emotional wellbeing Mandy Kloppers

Crazy making in relationships

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Crazy making in relationships takes many forms.  Have you ever felt as if you were going crazy in a relationship? Sometimes in relationships, we begin to doubt our perceptions of what is going on. We ask ourselves whether we are just being ridiculous and over sensitive to the treatment from our partners. If you have to ask yourself this question, there is probably something underfoot.

This is especially true if the relationship was good to start with and you got on well. Things may have changed and you now find that you are bickering more often. You say “white”, they say “black”. It can feel as if there is a subtle but constant onslaught to affect your mood. Of course, it is done furtively, possibly even below the consciousness of the person doing it.

Crazy making in relationships often stems from childhood. When a child has had to succumb to forceful parents or felt weak and disempowered in some way, the child learns manipulative and underhanded ways to feel back in control. They may withhold information or engage in acts ‘behind the scenes’ at the expense of others. For example – spitting in someone’s drink or stealing money and denying they have done so. It may seem relatively harmless behaviour and it probably is if it does not occur regularly. All children are entitled to some mischief in life. When there has been a pattern of misuse of power by parents however, this can cause dysfunctional thinking in children to have to adapt to survive. Older siblings who bully their younger brother/sister on a regular basis can lead to crazy making behaviour in their younger sibling when they become adults. There are many possible causes, too many to mention in this blog post. What I will do is give you examples of types of crazy making in relationships for you to look out for.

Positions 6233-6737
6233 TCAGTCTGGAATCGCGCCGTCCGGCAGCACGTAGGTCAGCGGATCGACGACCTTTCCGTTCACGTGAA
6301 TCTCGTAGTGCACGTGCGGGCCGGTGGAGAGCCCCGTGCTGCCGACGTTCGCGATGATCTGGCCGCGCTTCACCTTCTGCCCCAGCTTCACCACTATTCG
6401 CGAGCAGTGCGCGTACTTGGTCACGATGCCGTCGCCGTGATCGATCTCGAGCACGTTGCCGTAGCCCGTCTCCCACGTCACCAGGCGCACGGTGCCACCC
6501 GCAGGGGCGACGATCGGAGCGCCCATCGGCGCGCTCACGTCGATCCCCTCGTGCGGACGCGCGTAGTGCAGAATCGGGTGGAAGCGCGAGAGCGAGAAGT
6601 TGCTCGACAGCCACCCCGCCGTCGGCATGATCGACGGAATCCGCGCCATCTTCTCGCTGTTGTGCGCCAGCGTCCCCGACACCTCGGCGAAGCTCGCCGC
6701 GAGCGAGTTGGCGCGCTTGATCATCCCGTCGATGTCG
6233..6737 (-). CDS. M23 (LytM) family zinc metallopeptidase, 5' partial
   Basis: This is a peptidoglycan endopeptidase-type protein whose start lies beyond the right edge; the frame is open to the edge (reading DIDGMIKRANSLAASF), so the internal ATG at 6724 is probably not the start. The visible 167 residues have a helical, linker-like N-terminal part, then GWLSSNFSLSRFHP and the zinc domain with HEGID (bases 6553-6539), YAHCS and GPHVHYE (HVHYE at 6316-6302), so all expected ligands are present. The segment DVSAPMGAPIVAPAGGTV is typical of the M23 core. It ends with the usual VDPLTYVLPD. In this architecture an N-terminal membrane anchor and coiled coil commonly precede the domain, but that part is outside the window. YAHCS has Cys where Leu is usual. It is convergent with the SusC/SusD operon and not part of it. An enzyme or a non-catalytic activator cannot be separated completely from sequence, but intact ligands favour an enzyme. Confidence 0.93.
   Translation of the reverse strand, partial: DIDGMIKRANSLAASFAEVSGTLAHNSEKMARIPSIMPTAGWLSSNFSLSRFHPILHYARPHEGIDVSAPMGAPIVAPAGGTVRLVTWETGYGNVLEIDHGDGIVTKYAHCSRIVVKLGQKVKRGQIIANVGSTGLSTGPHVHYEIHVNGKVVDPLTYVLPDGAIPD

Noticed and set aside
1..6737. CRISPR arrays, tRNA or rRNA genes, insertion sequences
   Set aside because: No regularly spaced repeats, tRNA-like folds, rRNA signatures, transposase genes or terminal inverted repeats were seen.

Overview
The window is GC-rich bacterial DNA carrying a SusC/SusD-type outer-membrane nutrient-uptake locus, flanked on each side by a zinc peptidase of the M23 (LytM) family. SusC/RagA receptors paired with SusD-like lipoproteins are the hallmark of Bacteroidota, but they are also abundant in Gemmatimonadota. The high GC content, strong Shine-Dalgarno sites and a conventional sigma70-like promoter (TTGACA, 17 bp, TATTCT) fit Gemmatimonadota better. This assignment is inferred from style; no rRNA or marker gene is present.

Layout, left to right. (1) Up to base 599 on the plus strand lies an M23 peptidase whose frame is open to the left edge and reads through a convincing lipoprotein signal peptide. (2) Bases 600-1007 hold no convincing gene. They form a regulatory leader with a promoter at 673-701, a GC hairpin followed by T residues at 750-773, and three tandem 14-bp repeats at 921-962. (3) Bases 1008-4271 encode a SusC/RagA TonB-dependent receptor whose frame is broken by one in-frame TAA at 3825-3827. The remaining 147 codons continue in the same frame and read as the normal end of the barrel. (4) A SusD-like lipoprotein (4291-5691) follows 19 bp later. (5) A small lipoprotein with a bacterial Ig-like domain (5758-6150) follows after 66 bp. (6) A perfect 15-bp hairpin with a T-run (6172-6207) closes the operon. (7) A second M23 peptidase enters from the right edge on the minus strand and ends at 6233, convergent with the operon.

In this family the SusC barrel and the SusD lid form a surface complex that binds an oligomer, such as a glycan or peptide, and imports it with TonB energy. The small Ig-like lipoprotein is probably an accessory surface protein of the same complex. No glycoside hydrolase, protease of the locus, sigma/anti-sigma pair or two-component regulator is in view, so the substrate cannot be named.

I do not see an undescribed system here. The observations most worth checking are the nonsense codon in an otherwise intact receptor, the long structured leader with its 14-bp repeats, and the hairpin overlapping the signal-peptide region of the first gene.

Examples of crazy making in relationships

1) Your partner sets you up to fail. For example – you have to be somewhere and they are giving you a lift. Despite them knowing that you need to be there on time, they will dawdle and seem to take their time, thereby stressing you out. It is done in a subtle way so that there can be no direct blame on them. You will no doubt feel stressed by this but will wonder whether you are overreacting.